Monthly Archives: July 2015
Join us at the monthly Charlotte Harbor Fisheries Forum – an independent community-based discussion geared toward informing fisheries management and science, and providing a venue for public engagement in local fisheries issues and building links between stakeholder knowledge, science, and management. The Charlotte Harbor Fisheries Forum — initiated by partnership of local Florida Sea Grant agents with the University of Florida (UF) and Mote Marine Laboratory — offers repeating, open meetings where local anglers and others interested in sustaining Charlotte Harbor’s fisheries can share their knowledge, ideas, questions and comments. The ultimate goal of the Fisheries Forum is to pinpoint the needs and status of fisheries in more detail at the local level, allowing communities to give more complete, collaborative and sustained feedback to government agencies and researchers. In this meeting (July 30), we will have 3 speakers: Judy Ott from Charlotte Harbor National Estuary Program on water quality, Melynda Brown from FDEP Charlotte Harbor Aquatic Preserves on seagrass, and Eric Milbrandt from Sanibel-Captiva Conservation Foundation on macroalgae.
Need to know: The meeting will take place from 6 – 8:30 p.m. on Thursday, July 30, at the Laishley Marina, 120 Laishley Ct, Punta Gorda.
NOAA just released their findings for a study where they evaluated the economics of independent marine recreational fishing bait and tackle retail stores. The results are in 2013 dollars and are reported for the U.S. and by federal fishery management geographic regions. The study focused on independently owned small businesses that sell bait and tackle to saltwater anglers in coastal and near coastal communities located in states on the Atlantic, Gulf of Mexico, Pacific coasts, Alaska, and Hawaii. NOAA targeted small businesses because they would be more disproportionately affected by regional fisheries management actions as a result of their greater dependence on local fisheries; also because this sector in previous studies has been largely overshadowed by larger national and regional chains.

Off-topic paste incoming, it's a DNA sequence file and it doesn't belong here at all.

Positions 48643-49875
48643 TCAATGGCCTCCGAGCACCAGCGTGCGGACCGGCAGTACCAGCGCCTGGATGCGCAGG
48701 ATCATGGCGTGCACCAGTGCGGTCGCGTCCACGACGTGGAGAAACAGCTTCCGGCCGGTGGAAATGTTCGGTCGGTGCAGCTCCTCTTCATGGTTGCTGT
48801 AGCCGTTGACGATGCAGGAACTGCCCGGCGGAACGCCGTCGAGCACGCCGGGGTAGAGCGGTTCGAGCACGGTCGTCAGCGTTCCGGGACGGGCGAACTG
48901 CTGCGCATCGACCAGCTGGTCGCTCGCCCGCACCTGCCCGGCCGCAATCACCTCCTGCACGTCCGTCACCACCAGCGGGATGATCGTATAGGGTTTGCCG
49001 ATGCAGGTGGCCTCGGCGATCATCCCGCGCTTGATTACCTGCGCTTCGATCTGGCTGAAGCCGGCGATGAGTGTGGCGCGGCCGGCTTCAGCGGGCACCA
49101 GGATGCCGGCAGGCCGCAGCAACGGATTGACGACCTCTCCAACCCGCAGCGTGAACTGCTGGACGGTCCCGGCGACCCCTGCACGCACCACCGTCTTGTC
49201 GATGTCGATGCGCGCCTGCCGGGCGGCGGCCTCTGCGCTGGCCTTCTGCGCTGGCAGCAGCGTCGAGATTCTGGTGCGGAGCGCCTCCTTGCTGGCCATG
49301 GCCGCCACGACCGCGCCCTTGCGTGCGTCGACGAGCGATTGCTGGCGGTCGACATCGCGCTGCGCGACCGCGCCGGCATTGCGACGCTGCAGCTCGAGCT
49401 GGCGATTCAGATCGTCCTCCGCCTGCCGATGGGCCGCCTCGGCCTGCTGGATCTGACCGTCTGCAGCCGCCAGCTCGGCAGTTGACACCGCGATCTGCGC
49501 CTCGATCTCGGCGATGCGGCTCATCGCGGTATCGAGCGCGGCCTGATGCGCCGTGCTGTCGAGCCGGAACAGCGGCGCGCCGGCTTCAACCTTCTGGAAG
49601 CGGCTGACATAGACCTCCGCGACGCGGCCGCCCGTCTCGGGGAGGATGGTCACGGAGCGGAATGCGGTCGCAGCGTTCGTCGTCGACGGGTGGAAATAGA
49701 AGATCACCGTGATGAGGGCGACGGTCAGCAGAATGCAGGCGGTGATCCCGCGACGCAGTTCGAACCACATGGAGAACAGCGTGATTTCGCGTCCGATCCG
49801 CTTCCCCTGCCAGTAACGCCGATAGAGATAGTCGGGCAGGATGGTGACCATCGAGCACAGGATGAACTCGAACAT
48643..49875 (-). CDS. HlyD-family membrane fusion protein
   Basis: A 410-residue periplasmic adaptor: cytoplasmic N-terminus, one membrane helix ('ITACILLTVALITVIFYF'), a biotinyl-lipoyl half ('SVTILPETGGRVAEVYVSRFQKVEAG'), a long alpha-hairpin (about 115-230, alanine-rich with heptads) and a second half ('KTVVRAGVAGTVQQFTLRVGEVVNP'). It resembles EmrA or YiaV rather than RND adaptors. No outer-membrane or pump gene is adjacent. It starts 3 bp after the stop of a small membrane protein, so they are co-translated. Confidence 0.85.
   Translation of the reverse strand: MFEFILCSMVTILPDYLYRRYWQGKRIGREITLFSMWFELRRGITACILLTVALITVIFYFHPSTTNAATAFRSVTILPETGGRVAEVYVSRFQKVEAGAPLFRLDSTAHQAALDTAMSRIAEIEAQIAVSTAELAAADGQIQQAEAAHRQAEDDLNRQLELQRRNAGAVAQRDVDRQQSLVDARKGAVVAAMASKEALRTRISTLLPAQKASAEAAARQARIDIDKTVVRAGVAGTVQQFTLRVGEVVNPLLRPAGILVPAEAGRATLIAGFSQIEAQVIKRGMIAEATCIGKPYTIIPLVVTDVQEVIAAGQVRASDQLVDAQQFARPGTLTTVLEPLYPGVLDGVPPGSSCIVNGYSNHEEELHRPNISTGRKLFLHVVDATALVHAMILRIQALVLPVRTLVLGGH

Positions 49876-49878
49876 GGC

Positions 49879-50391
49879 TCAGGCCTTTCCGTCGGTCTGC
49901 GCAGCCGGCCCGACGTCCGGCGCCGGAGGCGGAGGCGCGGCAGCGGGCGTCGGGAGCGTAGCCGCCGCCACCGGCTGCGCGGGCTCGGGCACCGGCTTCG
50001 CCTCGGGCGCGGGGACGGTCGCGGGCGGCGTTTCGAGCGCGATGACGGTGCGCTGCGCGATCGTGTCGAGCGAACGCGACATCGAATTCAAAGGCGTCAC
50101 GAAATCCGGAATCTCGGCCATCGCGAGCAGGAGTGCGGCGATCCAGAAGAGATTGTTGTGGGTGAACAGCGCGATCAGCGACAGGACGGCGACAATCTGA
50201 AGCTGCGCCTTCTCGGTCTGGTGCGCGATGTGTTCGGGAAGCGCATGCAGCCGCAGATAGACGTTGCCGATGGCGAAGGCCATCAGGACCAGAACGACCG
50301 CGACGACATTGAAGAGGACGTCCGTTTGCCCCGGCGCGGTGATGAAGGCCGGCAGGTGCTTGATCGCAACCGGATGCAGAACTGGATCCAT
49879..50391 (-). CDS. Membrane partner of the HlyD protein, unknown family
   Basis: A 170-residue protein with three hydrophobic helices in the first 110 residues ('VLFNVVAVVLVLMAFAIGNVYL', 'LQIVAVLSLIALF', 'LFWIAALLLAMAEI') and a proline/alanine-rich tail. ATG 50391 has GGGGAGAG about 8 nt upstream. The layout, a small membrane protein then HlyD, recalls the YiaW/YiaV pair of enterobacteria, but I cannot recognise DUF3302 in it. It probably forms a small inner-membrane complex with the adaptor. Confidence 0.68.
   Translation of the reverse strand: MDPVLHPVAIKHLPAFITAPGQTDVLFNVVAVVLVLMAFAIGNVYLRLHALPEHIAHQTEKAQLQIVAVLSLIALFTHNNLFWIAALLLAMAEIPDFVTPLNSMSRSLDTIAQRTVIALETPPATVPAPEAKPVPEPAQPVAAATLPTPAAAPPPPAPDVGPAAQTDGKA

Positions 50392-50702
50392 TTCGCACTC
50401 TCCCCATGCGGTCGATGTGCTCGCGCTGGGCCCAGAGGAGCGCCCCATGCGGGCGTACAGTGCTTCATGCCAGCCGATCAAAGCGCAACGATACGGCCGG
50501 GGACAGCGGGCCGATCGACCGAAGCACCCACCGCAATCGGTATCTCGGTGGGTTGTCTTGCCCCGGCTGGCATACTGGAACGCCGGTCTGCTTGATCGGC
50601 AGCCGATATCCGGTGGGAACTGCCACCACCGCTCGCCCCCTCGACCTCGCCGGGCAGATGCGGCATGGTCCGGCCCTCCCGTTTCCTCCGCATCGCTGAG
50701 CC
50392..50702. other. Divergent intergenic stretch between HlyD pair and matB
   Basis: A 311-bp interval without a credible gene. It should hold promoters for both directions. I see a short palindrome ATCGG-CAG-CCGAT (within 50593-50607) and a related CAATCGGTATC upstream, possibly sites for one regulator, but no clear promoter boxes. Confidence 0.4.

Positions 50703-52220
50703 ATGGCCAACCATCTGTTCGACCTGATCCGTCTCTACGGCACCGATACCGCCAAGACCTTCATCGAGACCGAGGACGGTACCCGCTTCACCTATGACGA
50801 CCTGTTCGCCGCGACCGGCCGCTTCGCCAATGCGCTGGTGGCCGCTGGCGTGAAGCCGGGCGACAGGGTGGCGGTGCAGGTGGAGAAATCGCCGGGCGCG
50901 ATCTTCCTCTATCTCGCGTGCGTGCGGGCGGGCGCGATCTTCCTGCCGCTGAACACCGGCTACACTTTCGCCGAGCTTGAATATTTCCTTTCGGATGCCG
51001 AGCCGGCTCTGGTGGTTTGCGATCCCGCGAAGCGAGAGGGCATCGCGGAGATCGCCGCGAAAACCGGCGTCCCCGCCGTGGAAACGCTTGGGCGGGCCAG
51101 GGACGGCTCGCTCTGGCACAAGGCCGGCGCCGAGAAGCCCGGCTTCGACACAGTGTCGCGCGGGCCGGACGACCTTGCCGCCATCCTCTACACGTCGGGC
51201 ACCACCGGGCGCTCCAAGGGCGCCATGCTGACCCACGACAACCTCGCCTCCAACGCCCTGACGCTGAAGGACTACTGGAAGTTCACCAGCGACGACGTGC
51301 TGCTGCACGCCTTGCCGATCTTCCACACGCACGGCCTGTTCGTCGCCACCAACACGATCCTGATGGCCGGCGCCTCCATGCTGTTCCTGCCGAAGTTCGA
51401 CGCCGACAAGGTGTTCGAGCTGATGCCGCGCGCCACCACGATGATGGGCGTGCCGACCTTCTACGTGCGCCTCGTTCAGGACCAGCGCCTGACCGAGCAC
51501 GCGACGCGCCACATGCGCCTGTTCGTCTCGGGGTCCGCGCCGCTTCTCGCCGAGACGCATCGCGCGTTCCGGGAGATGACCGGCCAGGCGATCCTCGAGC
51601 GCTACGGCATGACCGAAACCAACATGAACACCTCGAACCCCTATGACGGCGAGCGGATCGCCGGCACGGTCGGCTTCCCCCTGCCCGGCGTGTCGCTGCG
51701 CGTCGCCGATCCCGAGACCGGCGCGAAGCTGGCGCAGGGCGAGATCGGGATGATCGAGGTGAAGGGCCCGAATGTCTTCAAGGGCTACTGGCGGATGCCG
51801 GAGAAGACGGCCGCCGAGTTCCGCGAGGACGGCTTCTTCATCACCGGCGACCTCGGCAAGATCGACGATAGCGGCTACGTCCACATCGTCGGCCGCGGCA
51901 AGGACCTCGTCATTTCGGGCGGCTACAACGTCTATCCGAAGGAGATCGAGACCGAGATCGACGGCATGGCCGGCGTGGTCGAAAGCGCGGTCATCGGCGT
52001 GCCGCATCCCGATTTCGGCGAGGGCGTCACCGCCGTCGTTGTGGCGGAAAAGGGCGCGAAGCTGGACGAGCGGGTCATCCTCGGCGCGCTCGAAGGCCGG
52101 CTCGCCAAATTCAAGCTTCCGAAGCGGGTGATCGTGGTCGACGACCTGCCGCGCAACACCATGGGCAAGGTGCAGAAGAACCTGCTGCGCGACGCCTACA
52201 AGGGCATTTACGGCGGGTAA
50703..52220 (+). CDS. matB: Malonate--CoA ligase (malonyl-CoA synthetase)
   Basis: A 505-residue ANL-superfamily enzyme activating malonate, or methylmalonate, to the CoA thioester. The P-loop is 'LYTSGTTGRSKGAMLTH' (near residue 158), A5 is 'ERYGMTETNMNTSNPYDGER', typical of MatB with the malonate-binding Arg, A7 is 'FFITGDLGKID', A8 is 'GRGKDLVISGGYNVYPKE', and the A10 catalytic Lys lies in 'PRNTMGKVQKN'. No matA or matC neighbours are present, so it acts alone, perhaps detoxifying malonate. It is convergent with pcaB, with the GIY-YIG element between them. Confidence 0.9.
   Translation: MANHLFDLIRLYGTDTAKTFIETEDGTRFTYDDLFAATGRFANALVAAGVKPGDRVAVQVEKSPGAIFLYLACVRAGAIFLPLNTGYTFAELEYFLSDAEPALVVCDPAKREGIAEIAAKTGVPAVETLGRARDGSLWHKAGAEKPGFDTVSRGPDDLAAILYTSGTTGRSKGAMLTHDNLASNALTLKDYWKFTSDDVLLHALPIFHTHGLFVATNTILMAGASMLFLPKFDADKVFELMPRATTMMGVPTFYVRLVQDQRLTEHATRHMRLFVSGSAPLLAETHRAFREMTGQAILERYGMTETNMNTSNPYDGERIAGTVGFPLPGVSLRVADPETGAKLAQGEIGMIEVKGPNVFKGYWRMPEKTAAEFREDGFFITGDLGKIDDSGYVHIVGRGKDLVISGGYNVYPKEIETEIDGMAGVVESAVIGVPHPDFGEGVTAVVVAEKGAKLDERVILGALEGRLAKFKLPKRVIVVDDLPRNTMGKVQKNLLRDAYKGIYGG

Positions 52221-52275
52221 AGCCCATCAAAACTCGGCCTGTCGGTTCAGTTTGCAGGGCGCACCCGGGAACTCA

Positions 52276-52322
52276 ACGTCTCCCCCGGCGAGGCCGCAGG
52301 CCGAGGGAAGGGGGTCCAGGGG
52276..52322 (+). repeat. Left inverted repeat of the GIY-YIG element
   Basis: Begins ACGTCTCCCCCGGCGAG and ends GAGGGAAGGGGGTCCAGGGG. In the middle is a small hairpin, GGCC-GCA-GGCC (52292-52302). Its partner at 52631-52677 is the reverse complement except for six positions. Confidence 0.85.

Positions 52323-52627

The survey was conducted by sending bait and tackle retail establishments a survey by mail in June 2014. Second and Third mailings occurred through October 2014. The overall response rate at the end of the third mailing was 27%. The results of the surveys were used to determine the direct sales, income, and employment impacts associated with retail sales of marine bait and tackle in coastal communities. The analysis used IMPLAN, an input-output model that is commonly used by economists in economic analyses.
Perhaps one of the most recognized health benefits associated with seafood, while certainly not the only one, is their omega-3 fatty acid content. These essential fatty acids are required for healthy human development and are not produced in substantial amounts by the human body. They must be obtained from dietary sources and many seafood choices are considered one of the richest sources of omega-3 fats. Health organizations suggest healthy individuals consume at least 250 to 500 milligrams of omega-3 fatty acids per day and eat at least two seafood meals per week to maximize the health benefits associated with their intake. The American Heart Association advises individuals with coronary artery issues to consume at least 1,000 milligrams per day. Two types of omega-3 fatty acids, eicosapentaenoic acid (EPA) and docosahexaenoic acid (DHA) are present in most of the seafood we eat. Both EPA and DHA are thought to reduce cardiovascular disease and contribute to brain and vision development in developing fetuses, infants and children. A third type of omega-3 fatty acid, alpha linoleic acid, is found in soybeans, leafy greens and certain nuts, but must be converted metabolically in the body to have the same level of health benefits that the direct consumption of EPA and DHA provide to human health.
Fish and shellfish obtain these important compounds by consuming phytoplankton, which are the primary producers of omega-3 fatty acids in the marine environment. Consequently, omega-3’s are found throughout the aquatic food chain and are present in commercially harvested fish and shellfish, at some level. In general, fattier, dark-color fleshed fish such as salmon and herring contain higher levels of omega-3 fatty acids than leaner, light-color fleshed species, such as tilapia or cod. Factors such as diet, age, reproductive status, physiology and surrounding environmental conditions, however, can also influence the omega-3 content found between seafood species.